Section 16. That suits may be brought against the state in such manner and in such courts as may be by law provided.

Section 17. That excessive fines shall not be imposed, or cruel punishment inflicted.

Section 18. That all persons shall, before conviction, be bailable by sufficient sureties, except for capital offences when the proof is evident, or the presumption great. Excessive bail shall not, in any case, be required.

Section 19. The privilege of writ of habeas corpus shall not be suspended, except when necessary for public safety in times of rebellion or invasion.

Section 20. That treason against the state shall consist only in levying war against it, or adhering to its enemies, giving them aid and comfort; and that no person shall be convicted of treason, except on the testimony of two witnesses to the same overt act, or his own confession in open court.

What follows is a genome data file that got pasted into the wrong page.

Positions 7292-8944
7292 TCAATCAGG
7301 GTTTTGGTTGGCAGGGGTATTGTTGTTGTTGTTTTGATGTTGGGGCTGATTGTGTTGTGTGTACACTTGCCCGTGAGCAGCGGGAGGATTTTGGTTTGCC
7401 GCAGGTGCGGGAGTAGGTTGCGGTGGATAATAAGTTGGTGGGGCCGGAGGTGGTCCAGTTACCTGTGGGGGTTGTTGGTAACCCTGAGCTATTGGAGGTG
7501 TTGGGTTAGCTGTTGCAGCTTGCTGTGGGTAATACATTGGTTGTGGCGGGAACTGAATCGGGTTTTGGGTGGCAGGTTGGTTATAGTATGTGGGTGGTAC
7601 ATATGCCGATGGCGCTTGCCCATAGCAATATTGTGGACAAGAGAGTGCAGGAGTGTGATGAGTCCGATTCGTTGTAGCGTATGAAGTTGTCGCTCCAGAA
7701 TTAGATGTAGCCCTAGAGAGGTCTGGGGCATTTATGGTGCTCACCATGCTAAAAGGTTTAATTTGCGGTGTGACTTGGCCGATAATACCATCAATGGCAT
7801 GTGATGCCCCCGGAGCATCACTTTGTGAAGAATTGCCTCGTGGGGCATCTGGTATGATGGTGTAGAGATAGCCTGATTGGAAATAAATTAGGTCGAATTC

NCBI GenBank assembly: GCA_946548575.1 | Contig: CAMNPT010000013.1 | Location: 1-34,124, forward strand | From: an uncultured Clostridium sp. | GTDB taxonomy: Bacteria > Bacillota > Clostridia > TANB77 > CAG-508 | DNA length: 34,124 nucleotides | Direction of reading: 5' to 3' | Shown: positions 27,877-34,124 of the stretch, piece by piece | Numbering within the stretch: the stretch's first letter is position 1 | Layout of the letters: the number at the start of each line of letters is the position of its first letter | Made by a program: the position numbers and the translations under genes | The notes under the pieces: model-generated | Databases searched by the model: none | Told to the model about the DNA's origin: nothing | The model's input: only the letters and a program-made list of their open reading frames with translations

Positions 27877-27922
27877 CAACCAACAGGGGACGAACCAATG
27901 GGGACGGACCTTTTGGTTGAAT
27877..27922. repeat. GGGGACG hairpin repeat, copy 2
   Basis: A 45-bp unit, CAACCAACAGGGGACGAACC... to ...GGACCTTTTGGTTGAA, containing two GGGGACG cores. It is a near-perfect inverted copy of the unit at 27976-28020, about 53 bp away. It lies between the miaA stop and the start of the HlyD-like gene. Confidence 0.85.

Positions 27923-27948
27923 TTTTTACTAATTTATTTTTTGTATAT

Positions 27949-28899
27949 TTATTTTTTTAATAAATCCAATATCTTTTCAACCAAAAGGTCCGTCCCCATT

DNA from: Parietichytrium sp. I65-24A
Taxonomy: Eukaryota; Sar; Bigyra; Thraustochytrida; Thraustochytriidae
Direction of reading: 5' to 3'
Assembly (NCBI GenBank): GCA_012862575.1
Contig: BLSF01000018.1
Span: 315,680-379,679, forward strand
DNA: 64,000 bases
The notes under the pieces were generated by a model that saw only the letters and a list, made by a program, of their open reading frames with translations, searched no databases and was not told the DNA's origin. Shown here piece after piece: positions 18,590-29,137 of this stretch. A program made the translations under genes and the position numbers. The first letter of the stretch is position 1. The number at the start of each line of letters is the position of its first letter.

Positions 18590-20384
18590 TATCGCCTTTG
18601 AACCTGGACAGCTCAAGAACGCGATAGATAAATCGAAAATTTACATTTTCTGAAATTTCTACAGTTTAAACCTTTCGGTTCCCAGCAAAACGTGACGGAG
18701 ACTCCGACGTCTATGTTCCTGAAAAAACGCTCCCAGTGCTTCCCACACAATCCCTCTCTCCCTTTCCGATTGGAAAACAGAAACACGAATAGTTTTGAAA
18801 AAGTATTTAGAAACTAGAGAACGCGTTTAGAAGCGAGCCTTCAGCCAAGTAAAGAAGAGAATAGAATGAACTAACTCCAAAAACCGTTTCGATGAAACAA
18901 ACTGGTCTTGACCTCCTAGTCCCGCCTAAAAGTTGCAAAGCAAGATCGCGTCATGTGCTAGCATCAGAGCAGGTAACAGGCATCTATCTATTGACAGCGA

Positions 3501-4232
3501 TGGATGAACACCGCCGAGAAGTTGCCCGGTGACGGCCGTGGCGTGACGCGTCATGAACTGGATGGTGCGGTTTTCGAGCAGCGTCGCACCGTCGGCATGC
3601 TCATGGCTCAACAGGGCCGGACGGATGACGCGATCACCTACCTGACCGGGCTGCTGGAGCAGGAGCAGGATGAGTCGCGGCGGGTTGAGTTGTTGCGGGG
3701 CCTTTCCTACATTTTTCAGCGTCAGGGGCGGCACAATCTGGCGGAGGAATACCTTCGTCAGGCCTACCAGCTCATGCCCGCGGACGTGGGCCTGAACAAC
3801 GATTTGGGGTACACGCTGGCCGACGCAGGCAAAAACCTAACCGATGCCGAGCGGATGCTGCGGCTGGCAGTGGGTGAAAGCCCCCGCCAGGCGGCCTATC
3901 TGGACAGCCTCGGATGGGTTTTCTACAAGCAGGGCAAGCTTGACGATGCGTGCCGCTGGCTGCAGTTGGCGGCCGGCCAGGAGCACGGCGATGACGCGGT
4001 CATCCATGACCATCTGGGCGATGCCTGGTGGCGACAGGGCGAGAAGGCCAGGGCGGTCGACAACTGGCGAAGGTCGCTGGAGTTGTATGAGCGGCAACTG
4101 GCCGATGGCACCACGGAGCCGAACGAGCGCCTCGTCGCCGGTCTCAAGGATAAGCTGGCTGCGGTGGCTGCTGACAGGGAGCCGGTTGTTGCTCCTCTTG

Section 21. That no person shall be attainted of treason by the General Assembly; and that no conviction shall work corruption of blood or forfeiture of estate.

Section 22. That no person shall be imprisoned for debt.

Section 23. That no power of suspending laws shall be exercised, except by the General Assembly, or by its authority.

Section 24. That no ex post facto law, or any law impairing the obligation of contracts, shall be made.

Section 25. That private property shall not be taken or applied for public use, unless just compensation be made therefor ; nor shall private property be taken for private use, or for the use of corporations, other than municipal, without the consent of the owner : Provided, however, That laws may be made securing to persons or corporations, the right of way over the lands of either persons or corporations, and for works of internal improvement, the right to establish depots, stations, and turnouts, but just compensation shall, in all cases, be first made to the owner.

Section 26. That all navigable waters shall remain forever public highways, free to the citizens of the state, and of the United States, without tax, impost or toll imposed; and that no tax, toll, impost or wharfage shall be demanded or received from the owner of any merchandise or commodity for the shores, or any wharf erected on the shores, or in, or over the waters of any navigable stream, unless the same be expressly authorized by the General Assembly.